Building bridges after a riot: Talking toward mutual understanding following Charlottesville

Linda Doornbosch*, Mark van Vuuren

*Corresponding author for this work

Research output: Chapter in Book/Report/Conference proceedingChapterAcademicpeer-review

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Abstract

This chapter explores opportunities for conversation that seek to foster mutual understanding in polarized situations. To reach this common ground, we traced how bridging occurred interactively after the riots in Charlottesville (Virginia, USA) between individuals and groups with different backgrounds and identities. We examined two of a series of dialogues that were held by the Listen First Project in Charlottesville. This project featured participants working together to move toward healing and reconciliation on the divisive topic of race. Drawing lessons from the particular situation in Charlottesville, this chapter illustrates how building bridges through talk contributes to develop trust and relationships across divides (bridging social capital) and thereby fosters social cohesion and inclusion.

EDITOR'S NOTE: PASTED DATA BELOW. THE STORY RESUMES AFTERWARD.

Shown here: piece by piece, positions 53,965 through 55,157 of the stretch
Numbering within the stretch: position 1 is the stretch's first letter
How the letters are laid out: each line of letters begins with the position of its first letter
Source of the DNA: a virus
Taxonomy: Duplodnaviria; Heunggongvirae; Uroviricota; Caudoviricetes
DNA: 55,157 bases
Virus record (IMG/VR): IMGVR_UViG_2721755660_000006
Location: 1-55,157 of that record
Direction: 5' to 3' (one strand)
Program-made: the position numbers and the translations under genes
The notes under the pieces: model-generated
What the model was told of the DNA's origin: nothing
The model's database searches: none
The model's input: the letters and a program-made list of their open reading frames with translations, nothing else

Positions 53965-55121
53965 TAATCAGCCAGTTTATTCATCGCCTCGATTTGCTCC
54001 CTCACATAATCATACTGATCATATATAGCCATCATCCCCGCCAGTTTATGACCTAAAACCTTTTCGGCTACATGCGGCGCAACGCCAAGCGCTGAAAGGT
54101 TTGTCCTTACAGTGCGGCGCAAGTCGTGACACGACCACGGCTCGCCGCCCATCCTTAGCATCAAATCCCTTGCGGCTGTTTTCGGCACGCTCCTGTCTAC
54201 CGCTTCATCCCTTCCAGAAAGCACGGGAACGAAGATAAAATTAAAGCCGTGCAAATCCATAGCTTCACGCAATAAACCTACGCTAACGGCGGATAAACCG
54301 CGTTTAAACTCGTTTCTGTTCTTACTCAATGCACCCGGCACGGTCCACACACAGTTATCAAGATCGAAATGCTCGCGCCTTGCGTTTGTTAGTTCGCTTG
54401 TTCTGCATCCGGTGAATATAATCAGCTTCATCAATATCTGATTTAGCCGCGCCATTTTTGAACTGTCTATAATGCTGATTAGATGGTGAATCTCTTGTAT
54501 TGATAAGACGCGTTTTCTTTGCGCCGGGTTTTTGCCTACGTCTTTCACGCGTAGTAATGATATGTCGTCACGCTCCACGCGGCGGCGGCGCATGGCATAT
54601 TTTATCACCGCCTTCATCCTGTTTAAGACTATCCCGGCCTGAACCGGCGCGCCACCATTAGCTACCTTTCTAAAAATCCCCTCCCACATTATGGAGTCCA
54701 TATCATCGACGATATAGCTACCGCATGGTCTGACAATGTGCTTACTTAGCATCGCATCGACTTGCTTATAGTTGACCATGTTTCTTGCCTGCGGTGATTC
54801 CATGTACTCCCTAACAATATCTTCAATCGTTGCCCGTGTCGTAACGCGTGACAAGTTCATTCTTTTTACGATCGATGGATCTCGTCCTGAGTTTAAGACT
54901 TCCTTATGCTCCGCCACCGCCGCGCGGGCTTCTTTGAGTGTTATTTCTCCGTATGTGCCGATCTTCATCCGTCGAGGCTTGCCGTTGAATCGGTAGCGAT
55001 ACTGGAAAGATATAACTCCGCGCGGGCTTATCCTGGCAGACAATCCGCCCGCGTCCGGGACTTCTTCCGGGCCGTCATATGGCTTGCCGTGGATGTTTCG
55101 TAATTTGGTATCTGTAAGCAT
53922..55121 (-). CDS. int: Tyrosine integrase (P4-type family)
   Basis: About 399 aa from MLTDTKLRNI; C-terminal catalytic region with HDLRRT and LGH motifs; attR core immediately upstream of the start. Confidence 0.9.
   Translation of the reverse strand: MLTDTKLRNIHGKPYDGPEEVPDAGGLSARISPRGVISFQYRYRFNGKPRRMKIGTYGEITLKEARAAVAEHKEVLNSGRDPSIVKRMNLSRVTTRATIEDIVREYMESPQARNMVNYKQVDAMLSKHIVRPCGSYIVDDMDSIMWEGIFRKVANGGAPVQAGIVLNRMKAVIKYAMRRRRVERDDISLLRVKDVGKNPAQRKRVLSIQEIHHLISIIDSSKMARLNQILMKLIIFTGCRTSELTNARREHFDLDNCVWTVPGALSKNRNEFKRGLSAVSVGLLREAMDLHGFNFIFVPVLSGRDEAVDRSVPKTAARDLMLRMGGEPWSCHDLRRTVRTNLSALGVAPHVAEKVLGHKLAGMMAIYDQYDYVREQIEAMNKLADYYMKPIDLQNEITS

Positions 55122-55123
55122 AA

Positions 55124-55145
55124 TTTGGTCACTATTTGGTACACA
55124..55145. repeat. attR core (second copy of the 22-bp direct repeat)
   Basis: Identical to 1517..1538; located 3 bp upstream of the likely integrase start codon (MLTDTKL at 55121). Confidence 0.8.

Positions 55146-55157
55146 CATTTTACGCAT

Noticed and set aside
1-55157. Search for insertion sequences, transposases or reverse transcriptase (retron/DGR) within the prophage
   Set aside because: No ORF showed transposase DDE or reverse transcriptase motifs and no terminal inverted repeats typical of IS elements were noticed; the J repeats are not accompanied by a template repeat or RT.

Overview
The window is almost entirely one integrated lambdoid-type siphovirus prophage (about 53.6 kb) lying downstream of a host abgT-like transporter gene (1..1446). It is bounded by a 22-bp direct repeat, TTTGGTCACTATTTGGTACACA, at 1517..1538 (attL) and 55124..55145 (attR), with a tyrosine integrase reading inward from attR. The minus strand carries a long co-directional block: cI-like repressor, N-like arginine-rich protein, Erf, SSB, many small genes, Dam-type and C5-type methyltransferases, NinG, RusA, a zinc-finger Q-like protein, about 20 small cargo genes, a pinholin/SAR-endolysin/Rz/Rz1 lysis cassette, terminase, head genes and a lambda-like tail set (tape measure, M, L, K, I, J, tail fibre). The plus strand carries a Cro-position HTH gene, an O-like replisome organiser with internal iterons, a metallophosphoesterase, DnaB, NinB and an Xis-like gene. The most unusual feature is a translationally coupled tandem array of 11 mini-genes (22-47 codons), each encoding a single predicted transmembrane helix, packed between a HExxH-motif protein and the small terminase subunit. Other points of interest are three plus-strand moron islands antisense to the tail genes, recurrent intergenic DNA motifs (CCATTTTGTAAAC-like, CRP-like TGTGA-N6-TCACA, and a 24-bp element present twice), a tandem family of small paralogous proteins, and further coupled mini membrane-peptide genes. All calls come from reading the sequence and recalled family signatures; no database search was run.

Original languageEnglish
Title of host publicationDiscourse and Conflict
Subtitle of host publicationAnalysing Text and Talk of Conflict, Hate and Peace-building
PublisherSpringer
Pages323-353
Number of pages31
ISBN (Electronic)9783030764852
ISBN (Print)9783030764845
DOIs
Publication statusPublished - 22 Sept 2021

Keywords

  • Bridging social capital
  • Conflict
  • Dialogue
  • Discourse analysis
  • Interactional framing strategies
  • Polarization
  • 2024 OA procedure

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